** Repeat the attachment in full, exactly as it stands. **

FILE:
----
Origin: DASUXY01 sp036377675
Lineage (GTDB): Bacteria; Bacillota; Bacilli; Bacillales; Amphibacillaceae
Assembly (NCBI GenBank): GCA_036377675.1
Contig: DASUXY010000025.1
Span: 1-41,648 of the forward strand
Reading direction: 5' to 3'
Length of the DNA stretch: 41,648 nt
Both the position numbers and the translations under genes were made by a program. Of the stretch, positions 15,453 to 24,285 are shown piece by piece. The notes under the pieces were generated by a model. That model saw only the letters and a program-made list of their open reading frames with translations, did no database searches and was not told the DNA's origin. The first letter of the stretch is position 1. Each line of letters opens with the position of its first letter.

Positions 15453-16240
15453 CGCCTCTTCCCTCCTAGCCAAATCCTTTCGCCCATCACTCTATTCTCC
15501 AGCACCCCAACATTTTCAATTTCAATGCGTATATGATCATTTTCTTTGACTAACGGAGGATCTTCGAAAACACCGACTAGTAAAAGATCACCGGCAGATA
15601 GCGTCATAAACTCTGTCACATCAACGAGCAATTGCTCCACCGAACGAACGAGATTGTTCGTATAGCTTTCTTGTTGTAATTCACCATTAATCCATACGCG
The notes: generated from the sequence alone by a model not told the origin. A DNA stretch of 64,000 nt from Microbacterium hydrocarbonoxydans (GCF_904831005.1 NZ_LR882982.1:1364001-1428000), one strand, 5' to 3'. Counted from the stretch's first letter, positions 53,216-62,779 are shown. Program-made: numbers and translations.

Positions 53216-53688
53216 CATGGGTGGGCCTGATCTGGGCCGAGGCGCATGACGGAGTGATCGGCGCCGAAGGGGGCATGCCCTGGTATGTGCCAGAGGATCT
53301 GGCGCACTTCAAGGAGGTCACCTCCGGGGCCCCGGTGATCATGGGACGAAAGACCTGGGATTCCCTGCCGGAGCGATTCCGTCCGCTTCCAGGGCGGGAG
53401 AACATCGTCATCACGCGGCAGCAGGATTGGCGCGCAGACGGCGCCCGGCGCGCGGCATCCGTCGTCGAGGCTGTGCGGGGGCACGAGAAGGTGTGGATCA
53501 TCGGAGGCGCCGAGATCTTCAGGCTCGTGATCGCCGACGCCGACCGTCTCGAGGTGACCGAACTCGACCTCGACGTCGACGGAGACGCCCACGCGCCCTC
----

Origin: DASUXY01 sp036377675
Lineage (GTDB): Bacteria; Bacillota; Bacilli; Bacillales; Amphibacillaceae
Assembly (NCBI GenBank): GCA_036377675.1
Contig: DASUXY010000025.1
Span: 1-41,648 of the forward strand
Reading direction: 5' to 3'
Length of the DNA stretch: 41,648 nt
Both the position numbers and the translations under genes were made by a program. Of the stretch, positions 15,453 to 24,285 are shown piece by piece. The notes under the pieces were generated by a model. That model saw only the letters and a program-made list of their open reading frames with translations, did no database searches and was not told the DNA's origin. The first letter of the stretch is position 1. Each line of letters opens with the position of its first letter.

Positions 15453-16240
15453 CGCCTCTTCCCTCCTAGCCAAATCCTTTCGCCCATCACTCTATTCTCC
15501 AGCACCCCAACATTTTCAATTTCAATGCGTATATGATCATTTTCTTTGACTAACGGAGGATCTTCGAAAACACCGACTAGTAAAAGATCACCGGCAGATA
15601 GCGTCATAAACTCTGTCACATCAACGAGCAATTGCTCCACCGAACGAACGAGATTGTTCGTATAGCTTTCTTGTTGTAATTCACCATTAATCCATACGCG
The notes: generated from the sequence alone by a model not told the origin. A DNA stretch of 64,000 nt from Microbacterium hydrocarbonoxydans (GCF_904831005.1 NZ_LR882982.1:1364001-1428000), one strand, 5' to 3'. Counted from the stretch's first letter, positions 53,216-62,779 are shown. Program-made: numbers and translations.

Positions 53216-53688
53216 CATGGGTGGGCCTGATCTGGGCCGAGGCGCATGACGGAGTGATCGGCGCCGAAGGGGGCATGCCCTGGTATGTGCCAGAGGATCT
53301 GGCGCACTTCAAGGAGGTCACCTCCGGGGCCCCGGTGATCATGGGACGAAAGACCTGGGATTCCCTGCCGGAGCGATTCCGTCCGCTTCCAGGGCGGGAG
53401 AACATCGTCATCACGCGGCAGCAGGATTGGCGCGCAGACGGCGCCCGGCGCGCGGCATCCGTCGTCGAGGCTGTGCGGGGGCACGAGAAGGTGTGGATCA
53501 TCGGAGGCGCCGAGATCTTCAGGCTCGTGATCGCCGACGCCGACCGTCTCGAGGTGACCGAACTCGACCTCGACGTCGACGGAGACGCCCACGCGCCCTC